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TRIAL BY ORDEAL  . Letter sent to Camden New Journal

published in summary on Thursday October 5th 2017

To the Editor, Camden New Journal


Dear Sir


The Public Inquiry on the future of the Torrington Place/Tavistock Place experimental one-way system will open next Tuesday 10th October, at Camden Town Hall on Judd Street.  It is open to the public and will run for about four weeks. Documents can be found at: .


BRAG (Bloomsbury Residents’ Action Group) is just one of many local residents groups who will be objecting to the trial being made permanent.


Our case against the east-bound one-way system, supported by extensive evidence and many local witness statements, is, in brief:


Most importantly, the trial has not met its objectives with regard to safety and pollution. There is no evidence that the trial has improved safety for cyclists, or pedestrians, or that air quality has improved. In fact, the traffic displaced from Tavistock Place has caused significant and frequent congestion in the surrounding streets, making them much more dangerous for cyclists.


In addition, the trial has created multiple adverse impacts, which the Council seems determined to ignore. These adverse effects, witnessed and recorded by local residents include:

  • Greatly increased pollution in surrounding residential streets, caused by the traffic congestion.  One resident writes:  ‘The pollution is now horrendous. Not only the smell.  One can also taste the fumes’. Another told us: ’My partner’s children have difficulty breathing since this started and the noise is unbearable’. 

  • Delays for emergency vehicles. Tavistock Place and Judd Street are both part of the network of key routes for emergency vehicles, which are now either blocked or impeded – (and residents, beware – the Council is thinking of making things even worse by further road blocks in Judd Street and Hunter Street).  A local resident told us:  ‘I have personally experienced being stuck in a traffic jam on Euston Road whilst in an ambulance. A journey that should have taken five minutes at most, took nearly 20 minutes, because nobody could go anywhere. I ended up in ICU because of this delay.’  This area has been a terrorist target (the bombings of 7/7) and it has several major hospitals and railway stations. The problems for police, fire and ambulance vehicles and the risk to security caused by the gridlock, have been raised with the Council on many occasions but it seems that the Council does not consider this important. We have told them it is extremely important for the people who live here.

  • Longer vehicle journeys, because cars and delivery lorries now have to take very round-about routes to get to their destinations. This increases pollution and the risk of accidents.

  • Delayed patient and health care staff journeys between hospital sites. Every day, staff and sometimes seriously ill patients have to travel between the various medical sites in our area. East-west journeys which used to take 20 minutes now take 50 minutes.

  • Mobility and access made more difficult and costly for frail, older and disabled people.  One resident, who needs taxis to get around, told us: ‘Since the Trial started, a taxi ride that used to cost £10 can now cost £40; a ride that used to cost £15 can now be £45.’  Some residents dependent on taxis or dial-a-ride cannot now be picked up or dropped off at their front doors.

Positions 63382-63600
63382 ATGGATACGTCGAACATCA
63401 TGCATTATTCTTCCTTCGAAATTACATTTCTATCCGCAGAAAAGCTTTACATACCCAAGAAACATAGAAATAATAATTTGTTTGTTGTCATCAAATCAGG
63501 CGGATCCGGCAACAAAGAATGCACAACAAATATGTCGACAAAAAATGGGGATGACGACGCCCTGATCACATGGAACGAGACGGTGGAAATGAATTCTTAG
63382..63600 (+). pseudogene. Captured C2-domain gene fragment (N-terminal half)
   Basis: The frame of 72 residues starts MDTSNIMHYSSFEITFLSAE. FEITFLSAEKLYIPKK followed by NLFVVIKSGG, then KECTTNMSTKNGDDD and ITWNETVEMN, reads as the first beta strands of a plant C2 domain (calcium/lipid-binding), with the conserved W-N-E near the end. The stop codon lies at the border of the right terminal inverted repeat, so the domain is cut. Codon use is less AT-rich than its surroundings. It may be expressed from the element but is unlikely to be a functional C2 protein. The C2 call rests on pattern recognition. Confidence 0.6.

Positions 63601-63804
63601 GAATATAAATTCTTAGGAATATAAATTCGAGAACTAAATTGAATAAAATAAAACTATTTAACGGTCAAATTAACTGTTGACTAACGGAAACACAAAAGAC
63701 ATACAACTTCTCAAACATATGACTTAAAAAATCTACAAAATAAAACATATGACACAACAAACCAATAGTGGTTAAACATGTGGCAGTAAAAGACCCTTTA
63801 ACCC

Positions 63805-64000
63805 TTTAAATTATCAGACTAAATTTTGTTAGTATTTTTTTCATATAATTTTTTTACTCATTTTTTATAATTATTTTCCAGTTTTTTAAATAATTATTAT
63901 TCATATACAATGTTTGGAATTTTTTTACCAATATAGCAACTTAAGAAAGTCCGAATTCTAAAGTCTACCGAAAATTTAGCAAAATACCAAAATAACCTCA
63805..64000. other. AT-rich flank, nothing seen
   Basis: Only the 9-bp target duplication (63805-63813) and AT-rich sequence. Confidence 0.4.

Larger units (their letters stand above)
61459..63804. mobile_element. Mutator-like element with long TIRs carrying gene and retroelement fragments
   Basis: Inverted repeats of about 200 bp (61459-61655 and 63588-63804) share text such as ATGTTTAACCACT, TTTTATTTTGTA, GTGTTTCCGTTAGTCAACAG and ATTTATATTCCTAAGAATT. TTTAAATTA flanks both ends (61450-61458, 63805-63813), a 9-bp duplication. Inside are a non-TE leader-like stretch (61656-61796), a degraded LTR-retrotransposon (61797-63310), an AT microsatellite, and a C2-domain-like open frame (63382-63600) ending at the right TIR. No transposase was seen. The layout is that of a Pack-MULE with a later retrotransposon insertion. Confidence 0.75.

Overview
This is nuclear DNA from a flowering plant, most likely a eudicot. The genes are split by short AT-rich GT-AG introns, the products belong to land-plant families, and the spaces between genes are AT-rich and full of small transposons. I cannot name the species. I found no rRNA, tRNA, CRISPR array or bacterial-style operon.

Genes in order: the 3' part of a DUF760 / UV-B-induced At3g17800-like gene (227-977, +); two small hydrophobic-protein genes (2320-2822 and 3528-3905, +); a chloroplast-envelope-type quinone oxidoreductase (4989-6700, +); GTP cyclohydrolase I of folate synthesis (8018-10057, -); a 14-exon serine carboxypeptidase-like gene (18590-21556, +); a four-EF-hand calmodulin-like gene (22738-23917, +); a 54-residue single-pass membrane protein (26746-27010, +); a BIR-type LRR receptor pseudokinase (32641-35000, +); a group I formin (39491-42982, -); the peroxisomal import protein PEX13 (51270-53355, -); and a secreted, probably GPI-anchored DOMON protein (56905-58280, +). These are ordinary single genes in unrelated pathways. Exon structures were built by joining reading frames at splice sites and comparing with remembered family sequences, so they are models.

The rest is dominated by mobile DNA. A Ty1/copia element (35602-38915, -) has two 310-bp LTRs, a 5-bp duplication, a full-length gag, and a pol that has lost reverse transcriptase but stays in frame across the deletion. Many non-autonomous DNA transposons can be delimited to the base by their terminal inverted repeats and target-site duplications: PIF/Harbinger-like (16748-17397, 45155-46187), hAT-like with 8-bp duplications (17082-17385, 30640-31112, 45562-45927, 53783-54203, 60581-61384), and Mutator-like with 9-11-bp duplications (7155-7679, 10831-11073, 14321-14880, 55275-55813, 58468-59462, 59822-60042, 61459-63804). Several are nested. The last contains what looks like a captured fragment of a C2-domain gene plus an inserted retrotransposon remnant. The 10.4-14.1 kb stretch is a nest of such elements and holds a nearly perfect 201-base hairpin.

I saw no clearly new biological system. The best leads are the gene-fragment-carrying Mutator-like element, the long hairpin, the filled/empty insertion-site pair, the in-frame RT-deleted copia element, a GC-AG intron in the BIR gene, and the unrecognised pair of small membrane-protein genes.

• The sustainability of the community threatened by making the practicalities for local businesses more difficult and stressful. A local resident who has to transport goods for her business told us the one way system had added two hours a day to her car journeys. Others tell us it is deterring customers and delaying deliveries.


The Council’s case relies heavily on the so-called ‘support’ for the one-way system.  Yes, thousands of people responded to the Council online consultation but the vast majority (86% !) of respondents did not even live in the borough of Camden, let alone the affected area around Tavistock Place.  Responses to BRAG’s petition show clearly that  more local people are against the scheme than for it, but the Council refuses  to give greater weight to local residents than to outside online responders who may have never even been here.


BRAG and others have put forward alternative plans – including two-way traffic and two separate cycle lanes; or changing the one-way to west-bound  The Council has dismissed these but the Inquiry is an opportunity for alternatives to be looked at again.


This is especially necessary when the Council’s system of consultation was so seriously flawed. Consultation forms were poorly distributed – and in many ways the whole consultation process has seemed like a sham: Council documents, and tweets from the councillor who drove this scheme, Phil Jones, strongly suggest that the Council has always intended to keep the one-way system, whatever the outcome of the consultation, and regardless of the evidence.


We in BRAG have great hopes that the Public Inquiry, led by an Independent Inspector, will look objectively at the evidence, and will take account of the serious and multiple adverse impacts on local people of this ill-considered scheme.


The Inspector’s decision is not binding on the Council.  But we must hope that, if the Public Inquiry decides against the experimental east-bound one-way system, the Council will respect that decision.  Otherwise the vast amount of money that Council has opted to spend on this Inquiry (originally estimated at £100,000, but the Council is not saying what the latest estimates are) will have been a shameful waste of our money.


Nicky Coates

Chair, Bloomsbury Residents’ Action Group

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